About a decade ago, there were no surfers on Bornholm, a small island situated to the north of Poland's western flank in the frigid Baltic Sea, hemmed in by Sweden, to its north and Denmark, to the west.
That there are waves there though shouldn't surprise, after all, we know that Poland can pump (see here!), so given its proximity to there, it makes sense that Bornholm can cop it under the brunt of a Baltic thrashing, too.
Dennie Hilding moved to Bornholm nine-years-ago, runs a farm to live sustainably there and has entertained the likes of Freddie Meadows – Swedish pro, who's a fan of surfing Bornholm due to the quietness. Dennie's also the original pioneer of surfing around the isle. The waves? They're certainly serviceable and can whack a bit of punch behind them. Dennie was the first and original surfer of Bornholm, birthing a now 20-strong community who are in the water all year round.
That's not to say it's not all epic surf, 365 days-a-year, though. Like most places, Bornholm has its moments – of which you have to choose carefully and race to get to the lineup before it's all over. As you'd expect, it is mostly consistent throughout the northern hemisphere's winter months, when the tourists have returned home (though one is not the result of the other). And for the locals, there's enough juice in the sea to warm up the dreariest of days. Not too shabby for an island half the size of London.
Anyway, we tapped up Dennie to get a feel for it all. Here's how the conversation went.
Tell us a bit about yourself, where did you grow up?
Dennie: I was born and raised in Malmö, Sweden where I worked as a clinical psychologist and mental trainer.
Where did you learn to surf?
During my early days, it was hard to find others in my school with the same interest for surfing. But when a small group of friends were introduced to movies such as North Shore and Point Break, things changed and Spain was my first surf destination.
After that trip I went to the local windsurf shop and convinced the owner to order surfboards for me and my friends so we could start surfing on the east coast of southern Sweden. This was pre-internet so we followed the forecasts on text-TV or by calling the local weather station.
Such a great time to surf but tricky though. So what brought you to Bornholm then?
In 2012 me, my wife and daughter left our homeland in Sweden and moved to Bornholm for its great nature and surf potential. We bought a farm with a small piece of land close to the ocean. Being close to nature and the ocean has a very therapeutic effect and helps me create a good balance between activity and recovery.
When you first arrived, there were no surfers?
When I moved to the island there where no local surfers, only wind and kitesurfers. After my third year surfing alone on the island another surfer showed up and now we are about 20 year round surfers. We now have a small and great surf community and even a shaper.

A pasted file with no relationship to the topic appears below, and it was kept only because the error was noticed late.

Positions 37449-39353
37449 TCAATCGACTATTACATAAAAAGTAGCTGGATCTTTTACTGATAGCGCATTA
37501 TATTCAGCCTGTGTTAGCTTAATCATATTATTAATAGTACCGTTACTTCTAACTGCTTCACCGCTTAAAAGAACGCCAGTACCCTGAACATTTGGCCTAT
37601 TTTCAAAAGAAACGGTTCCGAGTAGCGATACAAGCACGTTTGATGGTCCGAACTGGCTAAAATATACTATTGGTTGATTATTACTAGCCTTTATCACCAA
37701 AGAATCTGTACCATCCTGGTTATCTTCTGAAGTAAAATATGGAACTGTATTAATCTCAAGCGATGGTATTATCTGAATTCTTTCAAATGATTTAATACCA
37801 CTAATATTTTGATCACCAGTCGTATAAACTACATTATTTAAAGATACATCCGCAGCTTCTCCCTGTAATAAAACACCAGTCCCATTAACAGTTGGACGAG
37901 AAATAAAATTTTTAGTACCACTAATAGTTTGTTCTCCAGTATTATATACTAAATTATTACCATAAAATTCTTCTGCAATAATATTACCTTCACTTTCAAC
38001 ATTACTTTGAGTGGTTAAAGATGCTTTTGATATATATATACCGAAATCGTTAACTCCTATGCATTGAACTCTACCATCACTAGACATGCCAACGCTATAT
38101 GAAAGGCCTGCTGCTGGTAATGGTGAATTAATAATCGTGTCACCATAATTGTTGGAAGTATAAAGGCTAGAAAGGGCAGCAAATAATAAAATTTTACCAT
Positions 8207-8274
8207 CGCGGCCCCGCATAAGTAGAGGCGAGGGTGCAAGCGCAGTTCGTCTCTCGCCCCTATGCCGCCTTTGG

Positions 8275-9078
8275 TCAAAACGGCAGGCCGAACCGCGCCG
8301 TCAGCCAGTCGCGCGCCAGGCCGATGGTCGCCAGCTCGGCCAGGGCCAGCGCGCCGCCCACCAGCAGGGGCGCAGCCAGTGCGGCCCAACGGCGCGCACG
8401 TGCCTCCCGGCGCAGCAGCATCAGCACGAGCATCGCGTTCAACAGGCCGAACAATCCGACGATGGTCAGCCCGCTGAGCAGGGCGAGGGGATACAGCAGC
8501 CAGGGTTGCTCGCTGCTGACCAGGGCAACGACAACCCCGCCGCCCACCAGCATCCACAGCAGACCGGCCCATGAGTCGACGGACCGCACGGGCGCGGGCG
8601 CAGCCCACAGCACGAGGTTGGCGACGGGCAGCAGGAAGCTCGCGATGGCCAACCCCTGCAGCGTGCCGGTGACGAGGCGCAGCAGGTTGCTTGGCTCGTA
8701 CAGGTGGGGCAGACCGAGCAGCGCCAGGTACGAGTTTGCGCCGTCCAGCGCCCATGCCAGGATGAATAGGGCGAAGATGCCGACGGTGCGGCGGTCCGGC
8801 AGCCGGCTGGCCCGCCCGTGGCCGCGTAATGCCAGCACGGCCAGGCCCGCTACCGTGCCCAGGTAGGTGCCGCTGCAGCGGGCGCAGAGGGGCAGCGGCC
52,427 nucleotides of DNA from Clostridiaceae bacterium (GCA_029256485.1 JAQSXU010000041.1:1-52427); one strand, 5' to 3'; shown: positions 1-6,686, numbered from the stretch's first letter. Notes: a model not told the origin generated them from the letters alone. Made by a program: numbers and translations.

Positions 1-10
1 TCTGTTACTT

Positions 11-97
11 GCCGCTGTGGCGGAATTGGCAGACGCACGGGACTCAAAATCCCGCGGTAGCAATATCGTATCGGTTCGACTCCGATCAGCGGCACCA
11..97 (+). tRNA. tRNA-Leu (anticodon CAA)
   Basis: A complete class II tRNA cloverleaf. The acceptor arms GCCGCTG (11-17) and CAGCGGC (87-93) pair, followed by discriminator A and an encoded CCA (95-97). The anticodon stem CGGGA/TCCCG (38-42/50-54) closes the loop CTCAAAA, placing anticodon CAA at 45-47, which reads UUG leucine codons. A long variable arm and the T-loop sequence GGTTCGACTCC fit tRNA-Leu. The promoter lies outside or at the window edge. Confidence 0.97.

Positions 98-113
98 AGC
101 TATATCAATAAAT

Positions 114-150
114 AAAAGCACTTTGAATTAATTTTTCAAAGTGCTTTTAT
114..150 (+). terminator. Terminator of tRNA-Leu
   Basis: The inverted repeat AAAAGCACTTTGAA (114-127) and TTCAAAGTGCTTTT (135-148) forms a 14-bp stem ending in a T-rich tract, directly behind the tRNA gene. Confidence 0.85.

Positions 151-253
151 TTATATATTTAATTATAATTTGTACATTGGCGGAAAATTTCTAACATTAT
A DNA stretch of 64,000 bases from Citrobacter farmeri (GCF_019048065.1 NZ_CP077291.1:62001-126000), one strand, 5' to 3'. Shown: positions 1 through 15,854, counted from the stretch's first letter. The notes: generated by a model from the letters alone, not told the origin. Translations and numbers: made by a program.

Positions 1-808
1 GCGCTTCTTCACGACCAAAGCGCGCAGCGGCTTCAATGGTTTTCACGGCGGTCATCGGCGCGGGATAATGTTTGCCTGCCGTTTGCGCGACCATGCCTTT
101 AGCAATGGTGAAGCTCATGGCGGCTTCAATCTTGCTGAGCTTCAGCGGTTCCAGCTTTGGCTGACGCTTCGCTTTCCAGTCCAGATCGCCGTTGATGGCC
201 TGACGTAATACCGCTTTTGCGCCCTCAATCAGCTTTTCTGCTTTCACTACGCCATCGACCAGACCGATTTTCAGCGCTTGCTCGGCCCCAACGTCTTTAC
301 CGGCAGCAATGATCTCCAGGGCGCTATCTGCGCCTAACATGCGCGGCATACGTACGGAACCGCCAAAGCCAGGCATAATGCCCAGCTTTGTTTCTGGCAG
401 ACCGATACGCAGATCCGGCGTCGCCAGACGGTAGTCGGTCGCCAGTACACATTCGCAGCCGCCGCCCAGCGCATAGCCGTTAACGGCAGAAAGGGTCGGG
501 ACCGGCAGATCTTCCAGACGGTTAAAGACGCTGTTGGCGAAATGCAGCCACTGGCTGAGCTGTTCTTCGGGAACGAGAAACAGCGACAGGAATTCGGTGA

What was the locals' reaction when they saw you surf?
This elderly local lady was out walking her dog and saw me paddling out on my own. She probably has never seen a surfer on a stormy sea before so she thought I was in danger and called the cops on me.
Well, guess you can't blame her! So how did you go about scoring waves back then?
Honestly, it was like a dream. I only knew about one spot on the east coast that some Swedish surfers surfed many years before I moved there. Apart from that, I found one spot. Just feel blessed to explore the island on my own and get to know spots and forecasts.
Do you live close to the beach?
Our farm is located on the north shore of the island and a walking distance from the ocean.
And being cut off from the mainland gives Bornholm its own sense of community – do you get a lot of people visiting?
Bornholm is a summer island with a lot of things to do and see during the warm period. The main tourist groups have been pensioners and families. This of course has shaped the tourism into a certain niche. However, this is slowly changing and the island starts to attract younger people.
What are the waves like? Beach breaks? Points?
The Baltic sea is a very small ocean so epic waves for us is probably below average for those surfing the larger oceans.
On epic days, that's around five-to-10 times a year, we can get slabs, pointbreaks and nice A-frame peelers with offshore winds. On average we are happy with shoulder high choppy wind waves [laughs].
How many surfable spots are there?
For a Baltic sea surfer with low expectations [laughs] I would say 100 plus spots.
That'll do most people, I think. Thanks Dennie!
MSW's 'Welcome To' series shines a spotlight on surfing communities across the globe who you may not have thought got waves -- or those who we simply don't see grace the humble pages of surf media often. Take a tour of Poland | The Netherlands | Nova Scotia | Oman | Italy | Sweden | Cornwall | Uruguay | Jersey | Scotland | Denmark | Check back for more soon!